The environmental movement of the moment is the elimination of plastic straws. Although they're small, they are mighty in number. About 500,000 million plastic straws are thrown away every day in the United States. Unfortunately, many of them end up as litter in our streets or worse, plastic trash in our oceans. The majority of straws that are properly disposed of end up the landfill, even though they're technically recyclable.
So a movement has been growing to do away with plastic straws, and it's had some success. McDonald's in the U.K. is switching to paper straws. Seattle just enacted a plastic straw ban in the city, along with a ban on plastic utensils. Customers at food service establishments must ask for a straw, and when they are given one, it will be a compostable one. The compostable straws can be either plastic or paper. There is one group that is exception to this rule: Customers who have a medical reason to need a flexible, plastic straw will be provided with one.
Who needs a plastic straw
At a recent visit to one of New Jersey's famous diners, my sons and I were presented with our beverages sans straws, along with an additional glass that had three, wrapped plastic straws in it. That way, we could take or leave the straws, and if we left them, they wouldn't have to be thrown away. We left the straws. We don't need a straw to drink from a glass at home, and being in a restaurant doesn't suddenly make us unable to put a glass up to our mouth.
However, there are some people who need plastic straws because straws give them the freedom to drink independently. People with disabilities often need to use straws, as Robyn Powell, a woman with a physical disability that affects her arms and legs, thoughtfully explained in an opinion piece on Huffington Post.
She says she wants to save the environment, but she also wants to be able to drink independently, and a straw allows her to do that. She is someone who is able to use reusable straws at home, but when she's out, she depends on plastic straws. She's concerned that the movement to ban plastic straws that is rapidly picking up speed may leave her with the need to rely on others to help her drink when she's out.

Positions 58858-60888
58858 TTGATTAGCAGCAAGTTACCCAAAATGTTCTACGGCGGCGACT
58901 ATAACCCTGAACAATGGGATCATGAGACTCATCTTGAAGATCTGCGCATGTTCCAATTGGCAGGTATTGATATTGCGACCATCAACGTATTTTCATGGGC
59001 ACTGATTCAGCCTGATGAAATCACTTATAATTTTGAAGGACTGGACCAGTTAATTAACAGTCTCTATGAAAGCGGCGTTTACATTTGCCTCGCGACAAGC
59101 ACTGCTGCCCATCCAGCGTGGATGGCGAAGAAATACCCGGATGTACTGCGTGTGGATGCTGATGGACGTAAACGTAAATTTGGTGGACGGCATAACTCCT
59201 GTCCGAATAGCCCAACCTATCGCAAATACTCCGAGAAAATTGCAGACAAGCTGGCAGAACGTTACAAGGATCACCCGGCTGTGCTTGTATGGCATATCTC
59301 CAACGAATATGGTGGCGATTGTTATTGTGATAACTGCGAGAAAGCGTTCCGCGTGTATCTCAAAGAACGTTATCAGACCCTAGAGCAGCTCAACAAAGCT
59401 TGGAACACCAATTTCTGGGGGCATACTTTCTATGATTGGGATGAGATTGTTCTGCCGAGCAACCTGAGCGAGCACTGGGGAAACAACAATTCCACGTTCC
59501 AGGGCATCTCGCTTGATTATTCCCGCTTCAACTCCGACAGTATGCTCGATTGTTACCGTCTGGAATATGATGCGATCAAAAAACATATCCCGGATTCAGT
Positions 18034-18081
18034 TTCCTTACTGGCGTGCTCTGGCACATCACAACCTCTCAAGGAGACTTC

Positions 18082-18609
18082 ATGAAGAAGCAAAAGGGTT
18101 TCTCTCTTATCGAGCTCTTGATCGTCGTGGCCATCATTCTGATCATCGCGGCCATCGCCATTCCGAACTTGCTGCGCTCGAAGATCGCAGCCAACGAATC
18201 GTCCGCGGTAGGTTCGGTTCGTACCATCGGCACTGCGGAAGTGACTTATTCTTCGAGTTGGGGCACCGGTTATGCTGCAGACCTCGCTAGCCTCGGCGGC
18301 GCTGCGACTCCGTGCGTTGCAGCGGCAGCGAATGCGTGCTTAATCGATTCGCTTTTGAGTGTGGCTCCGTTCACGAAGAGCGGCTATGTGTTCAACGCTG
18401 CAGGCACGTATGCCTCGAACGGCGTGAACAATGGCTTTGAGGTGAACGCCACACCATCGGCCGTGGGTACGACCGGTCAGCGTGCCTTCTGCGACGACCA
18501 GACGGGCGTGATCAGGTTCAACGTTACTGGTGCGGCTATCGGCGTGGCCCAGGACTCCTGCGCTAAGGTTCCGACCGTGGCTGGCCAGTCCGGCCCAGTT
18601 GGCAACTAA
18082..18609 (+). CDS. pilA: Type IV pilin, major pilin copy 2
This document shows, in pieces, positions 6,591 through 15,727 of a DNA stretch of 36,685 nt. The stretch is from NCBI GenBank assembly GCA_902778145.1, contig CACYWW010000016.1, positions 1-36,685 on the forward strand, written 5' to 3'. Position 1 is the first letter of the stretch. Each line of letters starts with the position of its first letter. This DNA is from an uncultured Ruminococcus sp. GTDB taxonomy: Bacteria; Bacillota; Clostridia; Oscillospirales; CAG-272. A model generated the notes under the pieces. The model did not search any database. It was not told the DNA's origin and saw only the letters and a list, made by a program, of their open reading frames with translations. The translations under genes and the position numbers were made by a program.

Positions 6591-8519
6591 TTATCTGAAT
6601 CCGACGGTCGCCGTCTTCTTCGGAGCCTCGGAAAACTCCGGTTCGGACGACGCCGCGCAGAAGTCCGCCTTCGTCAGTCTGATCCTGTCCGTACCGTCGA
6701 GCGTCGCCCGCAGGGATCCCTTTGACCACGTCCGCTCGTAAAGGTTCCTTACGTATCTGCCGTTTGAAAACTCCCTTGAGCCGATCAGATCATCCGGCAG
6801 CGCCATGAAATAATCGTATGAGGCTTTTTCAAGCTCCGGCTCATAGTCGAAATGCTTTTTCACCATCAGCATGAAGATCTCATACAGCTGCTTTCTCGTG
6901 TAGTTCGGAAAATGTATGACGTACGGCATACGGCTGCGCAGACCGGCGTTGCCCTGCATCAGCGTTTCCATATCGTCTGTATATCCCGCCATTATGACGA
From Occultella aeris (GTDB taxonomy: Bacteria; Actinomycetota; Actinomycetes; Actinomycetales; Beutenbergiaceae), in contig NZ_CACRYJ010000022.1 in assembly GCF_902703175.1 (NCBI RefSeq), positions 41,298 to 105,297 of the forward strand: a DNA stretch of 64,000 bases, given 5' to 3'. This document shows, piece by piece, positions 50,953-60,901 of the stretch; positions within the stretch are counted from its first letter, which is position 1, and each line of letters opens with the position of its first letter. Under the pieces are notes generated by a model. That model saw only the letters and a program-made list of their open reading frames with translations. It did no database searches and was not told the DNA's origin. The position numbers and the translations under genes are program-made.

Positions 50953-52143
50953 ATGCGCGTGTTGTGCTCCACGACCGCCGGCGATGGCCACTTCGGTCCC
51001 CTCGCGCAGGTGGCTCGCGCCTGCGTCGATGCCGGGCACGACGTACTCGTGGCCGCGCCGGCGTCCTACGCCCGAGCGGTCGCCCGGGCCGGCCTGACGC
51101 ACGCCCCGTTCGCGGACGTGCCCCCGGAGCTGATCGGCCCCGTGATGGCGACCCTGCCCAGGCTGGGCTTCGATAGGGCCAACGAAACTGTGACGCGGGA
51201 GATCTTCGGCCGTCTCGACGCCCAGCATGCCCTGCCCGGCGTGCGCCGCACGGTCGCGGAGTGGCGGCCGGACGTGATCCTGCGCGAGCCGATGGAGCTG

She also notes that for some people, like those with Parkinson's, super sturdy straws like metal or bamboo are dangerous because they're too strong. A paper straw left in liquid a long time can become a soggy, choking hazard for some people.
Not making perfect the enemy of good
Powell advocates that until an acceptable alternative to the plastic straw is created, it's appropriate for those with disabilities to have bendable, plastic straws available to them on demand. Jessica Grono, a woman with cerebral palsy explains on Cerebral Palsy News Today that although she fully understands why fewer plastic straws are important to the environment, we need to consider people first. She, too, would like to see them available on demand for those who truly need them.
What I'm seeing as I'm reading pieces by those with disabilities is a simple, reasonable request. Please don't do away completely with plastic straws. There are many people who rely on them, and they should be made available to them. The goal should not be the perfect elimination of plastic straws where none are ever manufactured or used. The goal should be for those who don't need a plastic straw to not use them, and those who need them — whether permanently or temporarily — to have easy access to them. That works for everyone, although people with disabilities don't need the approval of others for them to have the right to be as independent as possible.
As plastic straw bans continue to gain momentum, it should be emphasized that ban only unnecessary plastic straws is what's needed, not all plastic straws.